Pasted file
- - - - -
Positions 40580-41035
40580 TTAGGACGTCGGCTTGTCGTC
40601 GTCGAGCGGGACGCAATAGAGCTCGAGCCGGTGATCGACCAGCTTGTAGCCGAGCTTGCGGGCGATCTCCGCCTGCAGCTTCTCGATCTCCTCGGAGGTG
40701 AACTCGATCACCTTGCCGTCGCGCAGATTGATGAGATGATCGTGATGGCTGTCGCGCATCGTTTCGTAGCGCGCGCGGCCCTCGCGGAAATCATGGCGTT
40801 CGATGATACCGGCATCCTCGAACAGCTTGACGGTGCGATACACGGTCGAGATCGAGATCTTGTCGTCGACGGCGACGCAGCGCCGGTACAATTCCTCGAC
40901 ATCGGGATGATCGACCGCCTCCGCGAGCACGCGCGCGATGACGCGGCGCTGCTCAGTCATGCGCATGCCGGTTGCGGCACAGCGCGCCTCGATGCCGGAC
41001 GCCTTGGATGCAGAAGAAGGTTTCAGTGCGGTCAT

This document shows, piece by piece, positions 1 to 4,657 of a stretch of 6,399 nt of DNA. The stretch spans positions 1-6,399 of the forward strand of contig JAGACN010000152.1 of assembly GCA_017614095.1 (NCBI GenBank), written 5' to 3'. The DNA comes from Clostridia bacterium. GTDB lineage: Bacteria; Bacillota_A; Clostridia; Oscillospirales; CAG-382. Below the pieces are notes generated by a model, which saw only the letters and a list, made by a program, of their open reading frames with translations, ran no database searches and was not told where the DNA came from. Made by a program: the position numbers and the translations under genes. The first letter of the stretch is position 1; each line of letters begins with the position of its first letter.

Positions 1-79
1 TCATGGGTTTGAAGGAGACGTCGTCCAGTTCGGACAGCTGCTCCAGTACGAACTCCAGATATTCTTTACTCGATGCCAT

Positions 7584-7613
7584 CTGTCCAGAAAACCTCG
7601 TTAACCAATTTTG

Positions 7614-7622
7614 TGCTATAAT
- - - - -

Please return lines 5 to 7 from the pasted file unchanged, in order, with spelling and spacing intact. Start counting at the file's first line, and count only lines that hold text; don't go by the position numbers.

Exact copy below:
40801 CGATGATACCGGCATCCTCGAACAGCTTGACGGTGCGATACACGGTCGAGATCGAGATCTTGTCGTCGACGGCGACGCAGCGCCGGTACAATTCCTCGAC
40901 ATCGGGATGATCGACCGCCTCCGCGAGCACGCGCGCGATGACGCGGCGCTGCTCAGTCATGCGCATGCCGGTTGCGGCACAGCGCGCCTCGATGCCGGAC
41001 GCCTTGGATGCAGAAGAAGGTTTCAGTGCGGTCAT